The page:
4. The importance of collective, class-conscious action.
One way of telling this story in the future will be that a woman from the working-class Madrid neighborhood of Carabanchel, in union action together with her comrades and the support of the social majority, shook the headquarters of a power that had, until that moment, believed itself beyond punishment. Hermoso decided to act and communicate on a collective basis, reinforcing the social character of what happened, building networks with others. From the start, she defended her right and built a unity that has been key to this dispute. Reactionary voices try to discredit her by claiming that she is not independent — gaslighting her by painting her as manipulated by the left-wing Podemos party and especially the equality minister Irene Montero, who has represented strong progress in fighting gender violence and the politics of hate these last four years. While almost every party in Congress — including the conservative Partido Popular, if not far-right Vox — criticized Rubiales, in his speech he exclusively attacked left-wing leaders, in particular women in government like Montero, labor minister Yolanda Díaz, and social-rights minister Ione Belarra. In addition to feminism, Hermoso has responded with class consciousness. Rubiales apologized only for grabbing his crotch in the VIP balcony, next to the queen. Being more ashamed of that than his misconduct with an employee only illustrates his classism.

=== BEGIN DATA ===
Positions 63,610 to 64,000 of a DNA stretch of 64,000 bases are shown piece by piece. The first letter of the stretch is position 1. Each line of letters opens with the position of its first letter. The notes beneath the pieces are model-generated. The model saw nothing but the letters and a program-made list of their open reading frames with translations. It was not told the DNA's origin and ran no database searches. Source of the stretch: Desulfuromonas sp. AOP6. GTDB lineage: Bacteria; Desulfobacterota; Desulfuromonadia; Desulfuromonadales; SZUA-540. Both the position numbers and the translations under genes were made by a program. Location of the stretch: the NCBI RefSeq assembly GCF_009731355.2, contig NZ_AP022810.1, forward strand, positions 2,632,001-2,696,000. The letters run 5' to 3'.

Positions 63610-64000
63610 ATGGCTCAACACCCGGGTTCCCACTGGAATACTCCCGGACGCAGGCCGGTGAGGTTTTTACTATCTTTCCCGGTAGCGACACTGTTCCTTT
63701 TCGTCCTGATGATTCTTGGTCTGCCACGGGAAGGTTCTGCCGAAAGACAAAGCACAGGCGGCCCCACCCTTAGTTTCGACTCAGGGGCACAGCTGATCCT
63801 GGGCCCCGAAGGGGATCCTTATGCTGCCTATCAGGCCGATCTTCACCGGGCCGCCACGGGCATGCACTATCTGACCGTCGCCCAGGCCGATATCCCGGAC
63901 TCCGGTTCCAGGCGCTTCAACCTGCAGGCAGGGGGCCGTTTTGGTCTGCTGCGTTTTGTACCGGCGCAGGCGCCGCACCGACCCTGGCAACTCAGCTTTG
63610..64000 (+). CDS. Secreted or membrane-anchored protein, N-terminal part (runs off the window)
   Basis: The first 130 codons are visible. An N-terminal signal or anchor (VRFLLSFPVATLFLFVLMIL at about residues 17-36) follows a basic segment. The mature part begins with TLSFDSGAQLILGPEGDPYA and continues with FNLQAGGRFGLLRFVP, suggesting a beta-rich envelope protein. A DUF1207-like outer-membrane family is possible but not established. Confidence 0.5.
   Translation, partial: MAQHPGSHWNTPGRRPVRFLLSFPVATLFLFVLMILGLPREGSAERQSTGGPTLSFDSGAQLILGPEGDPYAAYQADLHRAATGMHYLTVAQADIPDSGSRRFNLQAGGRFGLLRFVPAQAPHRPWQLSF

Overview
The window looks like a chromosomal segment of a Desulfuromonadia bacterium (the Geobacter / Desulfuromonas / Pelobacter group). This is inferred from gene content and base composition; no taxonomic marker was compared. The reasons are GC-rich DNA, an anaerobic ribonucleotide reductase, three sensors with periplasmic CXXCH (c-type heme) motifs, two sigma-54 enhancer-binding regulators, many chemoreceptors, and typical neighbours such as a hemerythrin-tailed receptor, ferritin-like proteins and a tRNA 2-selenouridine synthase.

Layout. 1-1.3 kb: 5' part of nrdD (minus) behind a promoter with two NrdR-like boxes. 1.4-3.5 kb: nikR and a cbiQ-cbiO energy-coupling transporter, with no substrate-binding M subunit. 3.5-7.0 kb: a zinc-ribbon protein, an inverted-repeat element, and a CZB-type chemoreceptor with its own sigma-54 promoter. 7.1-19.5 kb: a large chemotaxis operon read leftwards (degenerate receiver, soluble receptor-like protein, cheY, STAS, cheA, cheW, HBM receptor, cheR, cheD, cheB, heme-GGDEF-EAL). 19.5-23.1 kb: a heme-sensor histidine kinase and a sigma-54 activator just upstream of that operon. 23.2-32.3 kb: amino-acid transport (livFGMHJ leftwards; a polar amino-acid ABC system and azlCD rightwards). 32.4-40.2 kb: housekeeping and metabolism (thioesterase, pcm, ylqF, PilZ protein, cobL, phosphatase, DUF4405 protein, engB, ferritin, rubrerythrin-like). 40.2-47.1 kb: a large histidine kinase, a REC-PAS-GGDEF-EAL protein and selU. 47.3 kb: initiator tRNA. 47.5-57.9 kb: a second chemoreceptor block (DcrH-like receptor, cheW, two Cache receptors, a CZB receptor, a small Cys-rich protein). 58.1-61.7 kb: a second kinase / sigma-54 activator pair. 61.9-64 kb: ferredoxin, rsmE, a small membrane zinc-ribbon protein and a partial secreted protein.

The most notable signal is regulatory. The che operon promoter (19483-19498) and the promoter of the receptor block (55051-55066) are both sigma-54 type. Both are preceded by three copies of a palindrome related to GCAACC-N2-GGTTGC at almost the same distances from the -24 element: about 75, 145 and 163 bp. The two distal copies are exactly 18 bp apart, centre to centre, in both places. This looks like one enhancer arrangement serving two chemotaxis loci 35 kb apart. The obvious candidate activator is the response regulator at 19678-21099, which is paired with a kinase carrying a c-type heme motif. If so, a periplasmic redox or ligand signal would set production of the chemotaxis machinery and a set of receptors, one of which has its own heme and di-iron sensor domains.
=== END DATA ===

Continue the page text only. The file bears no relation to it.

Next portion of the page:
5. Not only the needy are disloyal.
It is not only the gestures or the not “knowing how to act.” Notice how many times perfect strangers tell each other, “enjoy your meal.” From time immemorial it has been said that bad manners are almost the same thing as belonging to the lower classes. It’s they, we are told, who speak with their mouths full, who don’t stand in line on public transport, who would rob their grandmother for a dose of drugs or fight with a friend for ten euros. Fiction glamorizes disloyalties in the upper echelons of society, but reality insists on showing that everything is always rather crappier. In recent days, we saw both the men’s and women’s team managers give their boss Rubiales a standing ovation, only to officially condemn him the day after when they saw that his ship had sunk. The hearty applause the men’s team coach gave when Rubiales denounced “fake feminism” as a “national plague” will follow him around like a bad smell for a long time to come.
6. Women’s soccer is giving a cutting response to hate speech.
Once Rubiales had finished his intervention on Friday, we might have wondered when a soccer chief was going to speak, as what we’d heard sounded rather more like a far-right rally. The standing ovations, particularly striking from the national men’s coach, gave the full picture. There was a double kind of false neutrality on display. One is the moral superiority in claiming that the worst thing that can happen to any field of activity is for it to be “politicized.” The other, any time anyone questions political privileges, insists that they are only natural. But this time, their bellowing has sounded more like a death-rattle. Women’s soccer has proven a forceful pushback, even an anti-fascist barrier.
7. You can’t keep quiet.